When choosing the size of bipod to use your decision should primarily be made based on the type of terrain you will be hunting in.

Another factor that is very important is your personal preference and the shooting position you feel most comfortable adopting.

It is important that you use the correct bipod shooting technique and to do this you’re going to have to set up comfortably with the correct sized bipod for the job.

Some people prefer shooting from a prone position while others like to be seated or even standing.

All of these positions may be accommodated by a suitable bipod. This leaves you with the question of what bipod height you need the shooting position you prefer, prone, seated or otherwise.

For the majority of hunters it’s a choice in two sizes: 6-9” for those who are shooting over extremely flat, low cropped terrain, and; 10-14” for those who are shooting on uneven, sloped terrain with higher grass and undergrowth.

Shooting Over Low Vegetation – Open Field

If you are mainly going to be shooting over wide open spaces where there is little or no vegetation growing you should use a bipod whose legs extend 6 to 9 inches in length.

This really isn’t a very tall bipod and you are most likely going to have to have the legs extended to their maximum height of 9 inches to be used comfortably.

Bipods up to 9 inches in height offer a great deal of stability.

This means you will be able to hold your position for long periods of time.

For many people, the 6 – 9” bipods are preferred exclusively for benchrest shooting.

Bipods set at the low setting are particularly low and could be considered too low for shooting from the prone position.

Not only that, they are going to be a problem if you find yourself having to shoot uphill or downhill.

Shooting Over Taller Vegetation – Dealing with Sloping Ground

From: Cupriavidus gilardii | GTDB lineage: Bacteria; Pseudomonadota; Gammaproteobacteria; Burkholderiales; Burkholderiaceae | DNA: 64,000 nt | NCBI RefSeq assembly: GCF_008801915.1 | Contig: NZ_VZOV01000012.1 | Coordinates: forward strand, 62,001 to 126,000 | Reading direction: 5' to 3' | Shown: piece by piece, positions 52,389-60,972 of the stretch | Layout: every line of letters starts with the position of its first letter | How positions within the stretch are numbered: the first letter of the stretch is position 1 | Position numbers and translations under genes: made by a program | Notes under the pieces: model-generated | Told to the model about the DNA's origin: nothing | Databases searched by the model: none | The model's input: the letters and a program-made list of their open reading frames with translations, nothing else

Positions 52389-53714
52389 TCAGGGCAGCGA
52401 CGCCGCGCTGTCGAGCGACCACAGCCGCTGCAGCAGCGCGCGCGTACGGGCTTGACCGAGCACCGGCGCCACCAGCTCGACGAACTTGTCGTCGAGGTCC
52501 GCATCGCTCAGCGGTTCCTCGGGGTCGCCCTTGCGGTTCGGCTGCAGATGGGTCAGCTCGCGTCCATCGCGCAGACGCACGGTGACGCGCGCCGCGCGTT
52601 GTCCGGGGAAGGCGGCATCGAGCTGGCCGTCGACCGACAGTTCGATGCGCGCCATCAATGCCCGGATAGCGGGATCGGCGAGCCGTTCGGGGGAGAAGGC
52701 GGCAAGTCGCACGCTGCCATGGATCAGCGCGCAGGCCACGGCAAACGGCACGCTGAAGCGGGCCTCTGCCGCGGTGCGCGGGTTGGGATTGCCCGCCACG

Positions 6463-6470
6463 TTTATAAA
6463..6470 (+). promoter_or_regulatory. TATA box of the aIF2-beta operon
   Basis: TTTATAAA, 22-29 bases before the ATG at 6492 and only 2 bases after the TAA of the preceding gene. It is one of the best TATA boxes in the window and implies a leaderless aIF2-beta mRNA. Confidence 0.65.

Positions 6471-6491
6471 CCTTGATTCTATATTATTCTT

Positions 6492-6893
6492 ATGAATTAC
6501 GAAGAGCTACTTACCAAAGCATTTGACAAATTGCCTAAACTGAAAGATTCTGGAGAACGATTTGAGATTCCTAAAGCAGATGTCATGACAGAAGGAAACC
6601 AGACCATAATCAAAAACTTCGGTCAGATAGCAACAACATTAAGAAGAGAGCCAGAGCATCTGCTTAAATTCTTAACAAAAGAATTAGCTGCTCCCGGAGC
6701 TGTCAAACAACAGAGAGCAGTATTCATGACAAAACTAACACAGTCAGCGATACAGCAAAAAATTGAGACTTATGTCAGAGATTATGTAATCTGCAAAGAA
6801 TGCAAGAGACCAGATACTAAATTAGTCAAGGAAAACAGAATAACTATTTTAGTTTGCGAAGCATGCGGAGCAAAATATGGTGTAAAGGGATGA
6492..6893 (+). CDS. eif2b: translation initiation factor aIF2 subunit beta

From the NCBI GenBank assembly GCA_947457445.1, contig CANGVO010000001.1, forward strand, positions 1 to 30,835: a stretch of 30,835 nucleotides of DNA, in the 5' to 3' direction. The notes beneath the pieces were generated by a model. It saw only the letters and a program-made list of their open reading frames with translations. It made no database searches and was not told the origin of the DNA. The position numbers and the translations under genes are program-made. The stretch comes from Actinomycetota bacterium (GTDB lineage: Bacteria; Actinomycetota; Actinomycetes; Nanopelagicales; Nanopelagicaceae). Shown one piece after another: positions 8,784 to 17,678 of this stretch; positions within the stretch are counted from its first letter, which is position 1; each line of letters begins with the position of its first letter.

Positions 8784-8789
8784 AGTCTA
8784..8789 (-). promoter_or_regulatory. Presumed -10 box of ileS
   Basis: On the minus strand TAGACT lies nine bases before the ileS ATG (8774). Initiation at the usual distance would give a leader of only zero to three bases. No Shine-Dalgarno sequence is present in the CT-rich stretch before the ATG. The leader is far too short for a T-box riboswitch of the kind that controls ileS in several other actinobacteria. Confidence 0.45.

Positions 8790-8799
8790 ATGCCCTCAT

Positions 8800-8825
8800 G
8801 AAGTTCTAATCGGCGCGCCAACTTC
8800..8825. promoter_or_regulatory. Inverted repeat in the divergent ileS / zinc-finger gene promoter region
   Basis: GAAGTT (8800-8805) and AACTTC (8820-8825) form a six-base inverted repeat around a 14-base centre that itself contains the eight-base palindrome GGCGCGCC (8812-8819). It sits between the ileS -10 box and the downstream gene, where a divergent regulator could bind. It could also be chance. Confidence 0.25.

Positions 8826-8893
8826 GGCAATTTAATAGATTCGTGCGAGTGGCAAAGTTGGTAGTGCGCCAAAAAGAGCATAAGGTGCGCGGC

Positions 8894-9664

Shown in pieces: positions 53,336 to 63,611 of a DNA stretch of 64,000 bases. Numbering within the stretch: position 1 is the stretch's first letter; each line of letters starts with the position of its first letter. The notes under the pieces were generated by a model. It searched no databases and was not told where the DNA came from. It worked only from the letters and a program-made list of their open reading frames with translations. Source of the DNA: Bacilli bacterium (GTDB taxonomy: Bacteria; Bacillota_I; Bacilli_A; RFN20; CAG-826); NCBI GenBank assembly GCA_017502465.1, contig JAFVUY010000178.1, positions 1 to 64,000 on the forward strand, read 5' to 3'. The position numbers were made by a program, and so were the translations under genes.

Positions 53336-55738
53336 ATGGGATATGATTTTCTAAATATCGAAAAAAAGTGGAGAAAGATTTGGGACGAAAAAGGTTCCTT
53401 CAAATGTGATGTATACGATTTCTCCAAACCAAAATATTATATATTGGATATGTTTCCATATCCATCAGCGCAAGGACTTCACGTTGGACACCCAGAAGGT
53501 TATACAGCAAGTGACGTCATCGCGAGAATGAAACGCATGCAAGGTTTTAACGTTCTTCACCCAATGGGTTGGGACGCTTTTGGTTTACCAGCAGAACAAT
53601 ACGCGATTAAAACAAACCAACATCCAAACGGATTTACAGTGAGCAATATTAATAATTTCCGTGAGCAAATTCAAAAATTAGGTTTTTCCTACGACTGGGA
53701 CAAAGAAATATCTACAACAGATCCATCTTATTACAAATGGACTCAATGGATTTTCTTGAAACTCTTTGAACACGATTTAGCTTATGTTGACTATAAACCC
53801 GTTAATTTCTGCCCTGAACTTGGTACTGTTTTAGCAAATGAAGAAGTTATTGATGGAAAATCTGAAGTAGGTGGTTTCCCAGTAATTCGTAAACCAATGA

Harris S-L 9-13" Bipod

The next height up, 10 to 14 inch bipods, are the more popular option for shooting from the prone position.

When there is mid to tall sized shrubs or undergrowth to navigate it would be better to use a bipod with a leg range of 10 to 14 inches.

The big advantage you get from using this higher range bipod is the capability of shooting on sloped terrain.

If you’re aiming uphill you will still be able to be comfortably positioned behind the scope if the bipod legs are set at the upper end of the height range.

Bipods of this height are also commonly used resting on top of a pack to get a little added height.

Shooting From A Sitting Position

Harris 1A2-25 12-25" Bipod

If you prefer to shoot from a sitting position you are most likely going to want to use a bipod with a leg height range of 12 to 27 inches.

The seated position could be taken on the ground, in which case you will be looking at deploying the legs to the lower end of the range.

Sitting on a seat and shooting over low-lying obstacles will require the legs to extend to their higher levels.

Problems Due to the Wrong Bipod Height

Shooting from bipods that are the wrong height for your particular circumstances can result in reduced accuracy at best and neck and back pain at worst.

If you’re shooting over undulating ground with a bipod that is too low you’re probably going to find yourself twisting into unnatural positions just to properly align with the scope.

Shooting uphill with a bipod that’s too low will make it next to impossible to get into the correct position. The most likely outcome is a missed shot.

Conclusion

Bipods are built with leg lengths of variable sizes to cater to the different types of shooting positions.

Don’t be fooled by thinking that because you’re essentially lying on the ground you’re going to need bipods with the lowest possible leg lengths.

Consider the terrain you will be shooting over and that includes the amount of ground cover that may be obscuring your shot.

In most cases, a taller bipod will serve you better, providing you with the universal bipod height that covers the vast majority of shooting scenarios.

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